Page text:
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Kaiser Wilhelm Memorial Church (Kaiser-Wilhelm Gedächtniskirche)
Kaiser Wilhelm Memorial Church (Kaiser-Wilhelm Gedächtniskirche)

Kaiser Wilhelm Memorial Church (Kaiser-Wilhelm Gedächtniskirche)

Breitscheidplatz, Berlin, 10789

The Basics

The remains of Kaiser Wilhelm Church are now an open memorial filled with sculptures, mosaics, and informational panels about the church and the war. The new church adjacent to the memorial hosts choral and organ recitals as well as evening services.

Tours of Berlin, including walking and bike tours as well as shore excursions, typically explore the Charlottenburg area and include a stop at the Kaiser Wilhelm Memorial Church to discuss the impacts of World War II on Berlin and Germany.

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Things to Know Before You Go

  • The Kaiser Wilhelm Memorial Church is a must-visit for WWII history buffs.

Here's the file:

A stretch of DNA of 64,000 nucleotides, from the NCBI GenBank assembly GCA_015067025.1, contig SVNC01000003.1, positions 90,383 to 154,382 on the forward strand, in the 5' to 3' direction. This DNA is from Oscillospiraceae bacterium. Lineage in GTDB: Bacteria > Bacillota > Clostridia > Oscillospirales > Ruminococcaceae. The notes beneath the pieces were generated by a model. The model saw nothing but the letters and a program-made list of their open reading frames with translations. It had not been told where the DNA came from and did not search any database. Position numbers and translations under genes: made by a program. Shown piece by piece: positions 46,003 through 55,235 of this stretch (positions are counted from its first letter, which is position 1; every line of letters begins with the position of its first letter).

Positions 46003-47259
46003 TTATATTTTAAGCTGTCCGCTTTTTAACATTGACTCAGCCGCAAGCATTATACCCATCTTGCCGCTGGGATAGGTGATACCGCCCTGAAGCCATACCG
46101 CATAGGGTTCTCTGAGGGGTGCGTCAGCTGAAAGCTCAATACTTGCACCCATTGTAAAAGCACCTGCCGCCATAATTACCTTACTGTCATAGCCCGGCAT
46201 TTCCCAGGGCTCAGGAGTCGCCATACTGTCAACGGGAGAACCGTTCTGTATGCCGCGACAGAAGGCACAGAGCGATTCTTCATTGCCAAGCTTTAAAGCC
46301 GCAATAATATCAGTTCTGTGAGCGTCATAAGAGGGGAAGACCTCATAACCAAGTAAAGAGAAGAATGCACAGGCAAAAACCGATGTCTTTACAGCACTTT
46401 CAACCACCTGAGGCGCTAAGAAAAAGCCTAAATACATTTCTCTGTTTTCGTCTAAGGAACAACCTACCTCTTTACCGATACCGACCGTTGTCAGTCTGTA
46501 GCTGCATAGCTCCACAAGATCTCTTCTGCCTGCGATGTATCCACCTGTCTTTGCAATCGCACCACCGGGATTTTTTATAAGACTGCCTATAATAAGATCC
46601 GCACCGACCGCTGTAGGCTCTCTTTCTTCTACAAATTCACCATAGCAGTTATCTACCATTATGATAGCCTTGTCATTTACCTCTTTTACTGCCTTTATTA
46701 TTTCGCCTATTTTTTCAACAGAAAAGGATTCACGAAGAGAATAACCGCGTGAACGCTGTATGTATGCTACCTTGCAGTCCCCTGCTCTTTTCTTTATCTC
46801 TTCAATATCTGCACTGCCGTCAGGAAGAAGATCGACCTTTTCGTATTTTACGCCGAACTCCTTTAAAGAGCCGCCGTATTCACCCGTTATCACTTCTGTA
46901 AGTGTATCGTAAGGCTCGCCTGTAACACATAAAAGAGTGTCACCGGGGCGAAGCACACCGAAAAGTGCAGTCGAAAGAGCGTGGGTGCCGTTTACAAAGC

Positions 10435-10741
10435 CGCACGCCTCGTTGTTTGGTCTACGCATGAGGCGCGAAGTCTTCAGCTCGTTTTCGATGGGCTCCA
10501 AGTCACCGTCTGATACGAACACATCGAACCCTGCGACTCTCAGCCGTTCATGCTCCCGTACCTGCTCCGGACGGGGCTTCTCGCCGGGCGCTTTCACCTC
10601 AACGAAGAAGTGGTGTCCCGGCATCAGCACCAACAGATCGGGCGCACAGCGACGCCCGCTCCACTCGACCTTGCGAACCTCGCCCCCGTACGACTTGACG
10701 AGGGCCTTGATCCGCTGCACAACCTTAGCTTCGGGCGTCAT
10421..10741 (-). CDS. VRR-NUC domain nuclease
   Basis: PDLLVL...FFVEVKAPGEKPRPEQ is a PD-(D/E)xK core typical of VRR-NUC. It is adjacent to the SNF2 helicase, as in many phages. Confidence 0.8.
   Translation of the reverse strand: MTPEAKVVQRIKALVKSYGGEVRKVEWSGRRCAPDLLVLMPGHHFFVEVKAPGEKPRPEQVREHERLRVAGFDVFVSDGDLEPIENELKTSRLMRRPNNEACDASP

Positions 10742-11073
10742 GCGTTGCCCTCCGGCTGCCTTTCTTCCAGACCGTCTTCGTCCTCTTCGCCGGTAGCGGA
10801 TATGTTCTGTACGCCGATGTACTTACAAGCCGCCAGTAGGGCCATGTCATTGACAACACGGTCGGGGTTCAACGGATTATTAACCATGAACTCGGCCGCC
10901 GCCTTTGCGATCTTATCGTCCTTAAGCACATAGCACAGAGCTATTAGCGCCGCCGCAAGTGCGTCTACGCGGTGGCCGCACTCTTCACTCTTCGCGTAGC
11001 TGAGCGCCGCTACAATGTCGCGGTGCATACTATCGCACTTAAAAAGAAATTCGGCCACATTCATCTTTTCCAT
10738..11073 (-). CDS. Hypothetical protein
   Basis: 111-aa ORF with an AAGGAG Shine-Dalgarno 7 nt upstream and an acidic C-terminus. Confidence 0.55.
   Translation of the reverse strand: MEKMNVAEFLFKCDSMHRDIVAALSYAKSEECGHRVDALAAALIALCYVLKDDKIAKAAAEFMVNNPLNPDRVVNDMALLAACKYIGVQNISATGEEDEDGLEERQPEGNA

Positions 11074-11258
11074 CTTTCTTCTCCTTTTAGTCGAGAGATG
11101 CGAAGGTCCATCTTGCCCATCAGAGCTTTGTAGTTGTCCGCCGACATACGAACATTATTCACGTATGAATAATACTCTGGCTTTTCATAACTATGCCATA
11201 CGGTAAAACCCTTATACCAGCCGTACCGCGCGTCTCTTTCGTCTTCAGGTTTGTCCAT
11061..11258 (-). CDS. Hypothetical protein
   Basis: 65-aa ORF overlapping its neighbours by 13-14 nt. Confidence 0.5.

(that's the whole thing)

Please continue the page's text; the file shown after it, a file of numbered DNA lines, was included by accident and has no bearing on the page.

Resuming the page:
• There are no entrance fees to visit the church.

  • Free 30-minute tours, offered by arrangement, cover the history of the church from its construction to the present day.

  • Both the old and the modern churches are accessible to wheelchair users.

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How to Get There

Kaiser Wilhelm Memorial Church is located between the Kurfürstendamm and Zoologischer Garten U-bahn stations. You can also take bus 100 or 200 to the Breitscheidplatz stop.

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Trip ideas

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Street Art in Berlin


When to Get There

The church is open from 9am to 7pm daily, while the memorial hall is open from 10am to 6pm Monday to Saturday and 12pm to 5:30pm Sunday. In general, the best times to visit Berlin are the spring (though it’s quite rainy, especially in May and June) and summer, especially for the legendary Love Parade in July. It’s quieter in the fall and winter, when temperatures and rates drop.

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Origins of Kaiser Wilhelm Memorial Church

The original Kaiser Wilhelm Church was built in the late 1800s to commemorate Germany’s first emperor, Kaiser Wilhelm I. Designed by Franz Schwechten in the neo-Romantic style, it featured five spires, reflecting the opulent style of the era and the kaiser. The church also housed the second-largest church bells in Germany (after Cologne), before they were melted down for munitions during World War II.

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